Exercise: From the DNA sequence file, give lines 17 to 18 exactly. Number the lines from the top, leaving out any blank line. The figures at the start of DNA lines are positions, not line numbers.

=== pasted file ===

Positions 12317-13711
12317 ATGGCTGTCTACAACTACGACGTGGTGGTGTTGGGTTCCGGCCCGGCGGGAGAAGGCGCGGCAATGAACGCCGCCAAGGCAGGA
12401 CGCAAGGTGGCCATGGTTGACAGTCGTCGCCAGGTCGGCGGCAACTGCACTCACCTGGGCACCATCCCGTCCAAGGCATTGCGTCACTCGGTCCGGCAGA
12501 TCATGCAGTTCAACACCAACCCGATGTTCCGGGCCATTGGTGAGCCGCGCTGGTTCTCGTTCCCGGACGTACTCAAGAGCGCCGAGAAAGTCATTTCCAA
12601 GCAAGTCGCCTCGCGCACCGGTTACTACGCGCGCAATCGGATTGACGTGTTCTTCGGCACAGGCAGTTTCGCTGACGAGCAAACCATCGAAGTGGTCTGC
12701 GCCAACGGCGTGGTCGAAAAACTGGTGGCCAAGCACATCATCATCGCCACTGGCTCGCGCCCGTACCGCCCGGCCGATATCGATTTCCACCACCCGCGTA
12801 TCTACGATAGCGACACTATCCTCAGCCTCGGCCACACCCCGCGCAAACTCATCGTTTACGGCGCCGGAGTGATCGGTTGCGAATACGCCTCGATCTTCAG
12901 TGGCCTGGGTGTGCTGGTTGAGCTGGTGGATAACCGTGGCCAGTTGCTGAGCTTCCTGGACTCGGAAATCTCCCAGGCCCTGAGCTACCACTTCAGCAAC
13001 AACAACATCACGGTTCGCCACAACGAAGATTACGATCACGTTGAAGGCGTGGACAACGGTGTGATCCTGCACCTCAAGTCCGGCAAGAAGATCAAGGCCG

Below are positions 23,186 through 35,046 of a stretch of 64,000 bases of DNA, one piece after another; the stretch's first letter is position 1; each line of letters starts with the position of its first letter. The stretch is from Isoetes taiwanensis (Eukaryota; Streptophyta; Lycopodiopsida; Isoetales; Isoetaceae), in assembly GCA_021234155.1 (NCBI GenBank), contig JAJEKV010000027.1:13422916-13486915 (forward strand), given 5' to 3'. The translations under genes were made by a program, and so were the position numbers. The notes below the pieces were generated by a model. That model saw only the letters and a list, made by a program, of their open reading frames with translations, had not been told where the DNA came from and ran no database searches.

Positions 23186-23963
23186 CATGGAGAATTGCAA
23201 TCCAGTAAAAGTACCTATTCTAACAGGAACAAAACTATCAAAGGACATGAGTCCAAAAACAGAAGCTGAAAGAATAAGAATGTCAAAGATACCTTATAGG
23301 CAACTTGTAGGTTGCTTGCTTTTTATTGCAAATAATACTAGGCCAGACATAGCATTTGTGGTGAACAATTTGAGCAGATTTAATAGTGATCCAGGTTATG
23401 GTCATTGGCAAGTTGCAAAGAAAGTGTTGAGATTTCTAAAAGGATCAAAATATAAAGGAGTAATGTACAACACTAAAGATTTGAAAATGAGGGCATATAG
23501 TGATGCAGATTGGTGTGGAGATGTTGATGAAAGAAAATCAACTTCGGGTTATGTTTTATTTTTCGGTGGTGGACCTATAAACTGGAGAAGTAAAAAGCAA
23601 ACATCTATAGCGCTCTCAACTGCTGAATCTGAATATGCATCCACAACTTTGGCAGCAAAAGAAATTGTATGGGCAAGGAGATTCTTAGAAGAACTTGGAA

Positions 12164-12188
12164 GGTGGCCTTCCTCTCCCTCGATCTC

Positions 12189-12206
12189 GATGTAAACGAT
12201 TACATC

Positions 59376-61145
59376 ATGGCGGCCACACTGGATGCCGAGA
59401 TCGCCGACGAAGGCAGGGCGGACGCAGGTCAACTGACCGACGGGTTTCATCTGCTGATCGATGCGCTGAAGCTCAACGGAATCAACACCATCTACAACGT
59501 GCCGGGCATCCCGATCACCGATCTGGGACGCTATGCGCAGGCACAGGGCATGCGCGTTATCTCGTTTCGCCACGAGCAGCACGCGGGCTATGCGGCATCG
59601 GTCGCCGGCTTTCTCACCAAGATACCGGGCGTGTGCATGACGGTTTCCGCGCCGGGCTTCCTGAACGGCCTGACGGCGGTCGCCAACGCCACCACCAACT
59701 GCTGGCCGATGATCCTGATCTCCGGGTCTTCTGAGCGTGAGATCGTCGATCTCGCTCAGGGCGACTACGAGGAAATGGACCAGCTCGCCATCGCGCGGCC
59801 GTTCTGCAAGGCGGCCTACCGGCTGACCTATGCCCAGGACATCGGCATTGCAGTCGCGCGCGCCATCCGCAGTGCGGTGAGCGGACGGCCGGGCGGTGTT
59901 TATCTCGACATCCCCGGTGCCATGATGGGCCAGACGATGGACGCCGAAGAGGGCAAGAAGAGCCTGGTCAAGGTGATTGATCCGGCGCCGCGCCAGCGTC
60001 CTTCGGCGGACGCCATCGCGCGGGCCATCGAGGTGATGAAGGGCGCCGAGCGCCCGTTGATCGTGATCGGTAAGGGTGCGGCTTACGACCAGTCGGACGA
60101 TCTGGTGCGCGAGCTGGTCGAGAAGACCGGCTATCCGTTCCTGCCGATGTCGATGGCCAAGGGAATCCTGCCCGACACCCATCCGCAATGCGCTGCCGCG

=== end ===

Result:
23601 ACATCTATAGCGCTCTCAACTGCTGAATCTGAATATGCATCCACAACTTTGGCAGCAAAAGAAATTGTATGGGCAAGGAGATTCTTAGAAGAACTTGGAA

Positions 12164-12188